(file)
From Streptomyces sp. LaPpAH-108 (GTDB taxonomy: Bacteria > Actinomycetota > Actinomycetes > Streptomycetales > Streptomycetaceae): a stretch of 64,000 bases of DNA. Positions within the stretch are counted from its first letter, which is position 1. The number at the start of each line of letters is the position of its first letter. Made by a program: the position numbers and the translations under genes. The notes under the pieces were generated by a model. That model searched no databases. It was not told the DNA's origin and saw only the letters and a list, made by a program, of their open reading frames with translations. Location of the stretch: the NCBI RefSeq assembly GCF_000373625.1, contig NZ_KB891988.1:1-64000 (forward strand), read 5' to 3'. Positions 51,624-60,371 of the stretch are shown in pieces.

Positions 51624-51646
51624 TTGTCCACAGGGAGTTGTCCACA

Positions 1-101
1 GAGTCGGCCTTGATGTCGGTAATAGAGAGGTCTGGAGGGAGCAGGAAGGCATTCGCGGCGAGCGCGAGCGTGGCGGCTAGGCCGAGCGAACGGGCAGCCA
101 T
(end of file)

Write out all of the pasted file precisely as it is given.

From Streptomyces sp. LaPpAH-108 (GTDB taxonomy: Bacteria > Actinomycetota > Actinomycetes > Streptomycetales > Streptomycetaceae): a stretch of 64,000 bases of DNA. Positions within the stretch are counted from its first letter, which is position 1. The number at the start of each line of letters is the position of its first letter. Made by a program: the position numbers and the translations under genes. The notes under the pieces were generated by a model. That model searched no databases. It was not told the DNA's origin and saw only the letters and a list, made by a program, of their open reading frames with translations. Location of the stretch: the NCBI RefSeq assembly GCF_000373625.1, contig NZ_KB891988.1:1-64000 (forward strand), read 5' to 3'. Positions 51,624-60,371 of the stretch are shown in pieces.

Positions 51624-51646
51624 TTGTCCACAGGGAGTTGTCCACA

Positions 1-101
1 GAGTCGGCCTTGATGTCGGTAATAGAGAGGTCTGGAGGGAGCAGGAAGGCATTCGCGGCGAGCGCGAGCGTGGCGGCTAGGCCGAGCGAACGGGCAGCCA
101 T